LITHUANIAN QUARTERLY JOURNAL OF ARTS AND SCIENCES
Volume 19, No.2 - Summer 1973
Editors of this issue: Antanas Klimas, Thomas Remeikis, Bronius Vaskelis
Copyright © 1973 LITUANUS Foundation, Inc.
THE YOUNGER GENERATION OF GRAPHIC ARTISTS IN LITHUANIA
Graphic art was the foremost branch of art in independent Lithuania. It combined subtly the folk traditions and modernity into a uniquely Lithuanian graphic expression. This eminent tradition remains evident in the works of the younger generation of graphic artists in Soviet Occupied Lithuania, To some extent they managed to break out of the narrow artistic confines of their Soviet environment and to reflect a modern and a personal view of the world. It is unfortunate that the truly representative works of various artists cannot be shown due to the considerable politicization of art in Soviet society; nevertheless, the works reproduced here at least suggest the potentialities (and actual achievements) of the younger Lithuanian graphic artists.
Much of the graphic art, especially in the case of literary illustrations, is under the strong influence of folk art. Evident is unidimensionality, a decorative tendency, stylizing with a touch of color. A tendency toward the primeval, simplicity, the unrefined representation of objects and beings, a mystical perception of nature characterize many illustrations. On the whole, graphic art in Lithuania today is not noted for dramatic departures from the past, is created with limited and tried techniques, shuns experimentation. No doubt, the socio-political habitat of the artist is responsible for those limitations, for at least in some works of the younger artists we see a considerable creative potential. It is possible to perceive attempts to transcend folk art and the beginnings of a thoroughly modern, twentieth century comprehension of our planet. A trend, however small, toward the abstract, symbolic, surrealistic representation is in evidence. Especially notable in this respect are some of the works of the younger graphic artists, coming under increasing influence of modern currents of art.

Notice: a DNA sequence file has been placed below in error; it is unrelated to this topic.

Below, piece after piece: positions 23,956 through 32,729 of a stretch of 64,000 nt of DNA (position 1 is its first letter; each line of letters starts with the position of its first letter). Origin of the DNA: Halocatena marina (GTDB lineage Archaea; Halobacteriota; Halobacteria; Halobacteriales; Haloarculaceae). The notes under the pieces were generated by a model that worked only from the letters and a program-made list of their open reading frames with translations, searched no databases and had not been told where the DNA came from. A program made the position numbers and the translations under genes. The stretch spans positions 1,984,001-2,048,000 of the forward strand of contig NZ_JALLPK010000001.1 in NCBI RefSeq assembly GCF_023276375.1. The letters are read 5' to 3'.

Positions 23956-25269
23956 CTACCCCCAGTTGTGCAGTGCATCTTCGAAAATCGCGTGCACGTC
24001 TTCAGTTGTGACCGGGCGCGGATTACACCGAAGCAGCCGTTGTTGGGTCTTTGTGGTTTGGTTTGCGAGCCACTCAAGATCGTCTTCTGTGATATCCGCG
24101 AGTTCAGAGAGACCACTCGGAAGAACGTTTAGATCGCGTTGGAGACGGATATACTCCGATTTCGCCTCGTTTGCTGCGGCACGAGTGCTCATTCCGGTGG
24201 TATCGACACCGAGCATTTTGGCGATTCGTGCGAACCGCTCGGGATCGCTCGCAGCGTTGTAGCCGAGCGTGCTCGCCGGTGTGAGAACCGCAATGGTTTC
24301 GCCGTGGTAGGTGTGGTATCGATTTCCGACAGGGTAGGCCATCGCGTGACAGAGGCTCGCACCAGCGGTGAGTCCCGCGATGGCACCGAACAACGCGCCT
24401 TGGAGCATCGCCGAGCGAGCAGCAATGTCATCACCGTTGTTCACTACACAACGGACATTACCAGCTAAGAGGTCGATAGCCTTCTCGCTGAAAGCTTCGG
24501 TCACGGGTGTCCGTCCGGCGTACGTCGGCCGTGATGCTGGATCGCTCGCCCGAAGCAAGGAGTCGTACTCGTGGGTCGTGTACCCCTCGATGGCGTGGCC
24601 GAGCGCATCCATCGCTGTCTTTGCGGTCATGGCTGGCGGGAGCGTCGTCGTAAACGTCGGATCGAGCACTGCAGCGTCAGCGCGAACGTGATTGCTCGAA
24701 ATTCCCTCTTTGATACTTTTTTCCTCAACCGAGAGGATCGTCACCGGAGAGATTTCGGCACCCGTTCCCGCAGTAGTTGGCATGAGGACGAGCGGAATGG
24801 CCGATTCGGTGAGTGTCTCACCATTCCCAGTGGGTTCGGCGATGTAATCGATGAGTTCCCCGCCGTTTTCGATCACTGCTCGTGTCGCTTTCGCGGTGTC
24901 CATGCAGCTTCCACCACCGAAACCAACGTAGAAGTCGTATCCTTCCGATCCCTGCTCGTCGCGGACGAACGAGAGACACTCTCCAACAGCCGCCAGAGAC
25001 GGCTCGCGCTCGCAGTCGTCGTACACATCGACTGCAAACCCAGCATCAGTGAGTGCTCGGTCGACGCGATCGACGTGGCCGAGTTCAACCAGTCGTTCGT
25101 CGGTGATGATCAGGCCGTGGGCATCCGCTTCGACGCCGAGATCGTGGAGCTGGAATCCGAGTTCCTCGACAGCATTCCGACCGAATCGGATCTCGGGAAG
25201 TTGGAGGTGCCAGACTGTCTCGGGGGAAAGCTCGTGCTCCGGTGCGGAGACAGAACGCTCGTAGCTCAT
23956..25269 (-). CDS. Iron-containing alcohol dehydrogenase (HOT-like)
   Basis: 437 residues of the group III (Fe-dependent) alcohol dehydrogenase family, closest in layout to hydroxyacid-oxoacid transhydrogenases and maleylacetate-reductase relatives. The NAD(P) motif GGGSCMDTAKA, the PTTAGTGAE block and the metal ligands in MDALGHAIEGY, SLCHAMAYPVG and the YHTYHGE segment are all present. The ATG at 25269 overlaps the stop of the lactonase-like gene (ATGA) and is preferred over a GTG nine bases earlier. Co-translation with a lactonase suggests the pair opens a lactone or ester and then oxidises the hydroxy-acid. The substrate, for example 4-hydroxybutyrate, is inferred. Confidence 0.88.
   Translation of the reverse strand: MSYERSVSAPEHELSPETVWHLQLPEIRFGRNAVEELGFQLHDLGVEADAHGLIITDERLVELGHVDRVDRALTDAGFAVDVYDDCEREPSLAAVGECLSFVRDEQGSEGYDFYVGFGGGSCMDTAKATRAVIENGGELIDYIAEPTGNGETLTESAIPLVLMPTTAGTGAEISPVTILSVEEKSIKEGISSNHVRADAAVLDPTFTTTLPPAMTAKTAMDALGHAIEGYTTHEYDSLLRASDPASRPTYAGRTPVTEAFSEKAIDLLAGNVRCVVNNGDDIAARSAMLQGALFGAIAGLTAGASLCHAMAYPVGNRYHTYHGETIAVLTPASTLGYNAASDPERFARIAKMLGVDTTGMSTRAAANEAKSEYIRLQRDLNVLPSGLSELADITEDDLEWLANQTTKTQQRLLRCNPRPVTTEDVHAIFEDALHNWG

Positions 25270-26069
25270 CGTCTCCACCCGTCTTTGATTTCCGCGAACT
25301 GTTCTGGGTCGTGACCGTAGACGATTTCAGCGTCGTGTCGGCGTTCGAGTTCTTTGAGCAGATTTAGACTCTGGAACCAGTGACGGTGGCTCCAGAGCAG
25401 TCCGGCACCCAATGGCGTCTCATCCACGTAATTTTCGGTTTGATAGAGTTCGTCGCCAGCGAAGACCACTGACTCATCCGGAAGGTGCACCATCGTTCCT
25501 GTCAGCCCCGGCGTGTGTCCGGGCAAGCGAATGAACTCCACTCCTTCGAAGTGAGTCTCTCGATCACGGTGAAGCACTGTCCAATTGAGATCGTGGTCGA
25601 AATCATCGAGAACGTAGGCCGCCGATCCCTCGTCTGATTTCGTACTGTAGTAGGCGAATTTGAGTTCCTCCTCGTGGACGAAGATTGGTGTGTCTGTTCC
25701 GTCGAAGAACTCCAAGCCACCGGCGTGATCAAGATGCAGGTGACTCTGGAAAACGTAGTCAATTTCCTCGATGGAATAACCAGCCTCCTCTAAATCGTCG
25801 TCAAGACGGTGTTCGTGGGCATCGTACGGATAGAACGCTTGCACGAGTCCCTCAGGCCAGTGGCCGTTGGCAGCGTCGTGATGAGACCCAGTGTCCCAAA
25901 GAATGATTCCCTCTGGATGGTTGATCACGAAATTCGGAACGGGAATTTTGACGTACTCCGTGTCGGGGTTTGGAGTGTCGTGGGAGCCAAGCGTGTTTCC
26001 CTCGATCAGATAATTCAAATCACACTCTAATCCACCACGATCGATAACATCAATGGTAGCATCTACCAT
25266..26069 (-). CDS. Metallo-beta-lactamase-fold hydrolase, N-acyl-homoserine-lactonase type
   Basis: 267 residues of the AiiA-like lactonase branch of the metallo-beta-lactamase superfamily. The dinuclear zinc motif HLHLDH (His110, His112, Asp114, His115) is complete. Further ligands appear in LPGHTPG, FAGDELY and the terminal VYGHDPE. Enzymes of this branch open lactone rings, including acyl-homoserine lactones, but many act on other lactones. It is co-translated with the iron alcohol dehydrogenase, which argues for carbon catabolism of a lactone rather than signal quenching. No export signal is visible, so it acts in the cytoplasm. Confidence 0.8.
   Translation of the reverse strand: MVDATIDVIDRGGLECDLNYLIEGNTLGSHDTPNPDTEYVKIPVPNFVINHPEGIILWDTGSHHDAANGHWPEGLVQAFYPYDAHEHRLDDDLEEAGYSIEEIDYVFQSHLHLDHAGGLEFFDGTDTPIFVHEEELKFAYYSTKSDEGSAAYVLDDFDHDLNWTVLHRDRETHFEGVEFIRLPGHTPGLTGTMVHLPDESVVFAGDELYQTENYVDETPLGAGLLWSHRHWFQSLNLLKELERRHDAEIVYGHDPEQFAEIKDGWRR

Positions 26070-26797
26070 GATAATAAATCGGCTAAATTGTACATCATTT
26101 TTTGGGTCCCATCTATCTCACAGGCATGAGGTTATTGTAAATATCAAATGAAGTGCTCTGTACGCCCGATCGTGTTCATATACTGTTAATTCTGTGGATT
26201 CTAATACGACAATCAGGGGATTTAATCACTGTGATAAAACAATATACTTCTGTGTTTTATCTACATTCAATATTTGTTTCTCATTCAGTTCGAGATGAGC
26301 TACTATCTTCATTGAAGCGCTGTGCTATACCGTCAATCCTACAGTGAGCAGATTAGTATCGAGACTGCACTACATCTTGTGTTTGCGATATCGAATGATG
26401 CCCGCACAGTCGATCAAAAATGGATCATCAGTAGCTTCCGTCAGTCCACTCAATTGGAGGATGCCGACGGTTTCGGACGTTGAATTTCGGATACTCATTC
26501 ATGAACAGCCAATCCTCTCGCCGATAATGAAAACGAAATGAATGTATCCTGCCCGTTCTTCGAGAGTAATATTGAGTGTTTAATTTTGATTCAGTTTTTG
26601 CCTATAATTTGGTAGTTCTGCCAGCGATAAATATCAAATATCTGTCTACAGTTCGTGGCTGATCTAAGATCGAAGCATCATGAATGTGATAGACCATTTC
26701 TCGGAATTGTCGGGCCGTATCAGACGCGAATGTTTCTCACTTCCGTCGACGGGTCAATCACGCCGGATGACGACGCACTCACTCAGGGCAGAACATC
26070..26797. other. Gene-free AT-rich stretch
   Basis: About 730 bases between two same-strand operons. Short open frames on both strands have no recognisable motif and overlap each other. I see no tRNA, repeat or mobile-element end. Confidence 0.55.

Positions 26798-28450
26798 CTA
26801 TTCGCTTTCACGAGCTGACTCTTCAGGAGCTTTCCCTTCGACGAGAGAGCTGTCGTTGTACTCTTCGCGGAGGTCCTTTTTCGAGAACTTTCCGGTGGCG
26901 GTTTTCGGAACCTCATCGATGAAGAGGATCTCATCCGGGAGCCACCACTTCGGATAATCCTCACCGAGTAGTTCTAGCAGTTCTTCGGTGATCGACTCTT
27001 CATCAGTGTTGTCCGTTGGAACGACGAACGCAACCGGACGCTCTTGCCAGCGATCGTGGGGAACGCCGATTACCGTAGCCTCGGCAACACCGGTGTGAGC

All of the artists represented in this issue attained recognition in the 1960's. They are the now generation, attempting to express the views and feelings of the modern man, but at the same time frustrated by the limitations on creative freedom. Their art reflects the transition from a traditional to an industrial order, from bucolic to urban and more universal cultural patterns. In this respect they are still strangers in the new world, still groping for a uniquely own statement of it.
The graphic works are reproduced here without the knowledge or permission of the artists'.
N. VALADKEVIČIŪTĖ, Illustration For a Folk Song, Color Etching
A. ŠVAŽAS, From the Series "The Trial of the Match-Maker":
The Hanging, Special Technique
A. ŠVAŽAS, From the Series "The Trial of the Match-Maker": The Match-Maker I, Special Technique
P. REPŠYS, From the Series "My Motherland": Folk Game 11, Lithograph
P. REPŠYS, From the Series "My Motherland": Folk Game III, Lithograph
K. RAMONAS, The Burned Village, Combined Metal Technique
V. JURKŪNAS, Jr., From the Series "The Journey", Copper Engraving
A. TARABILDA, The Spring Begins, Linocut
V. ŽILIUS, From the Series "Vilnius", Etching
G. DIDELYTĖ, The Song of a Tree, Etching
V. VALIUS, The Planet: IV, Mixed Technique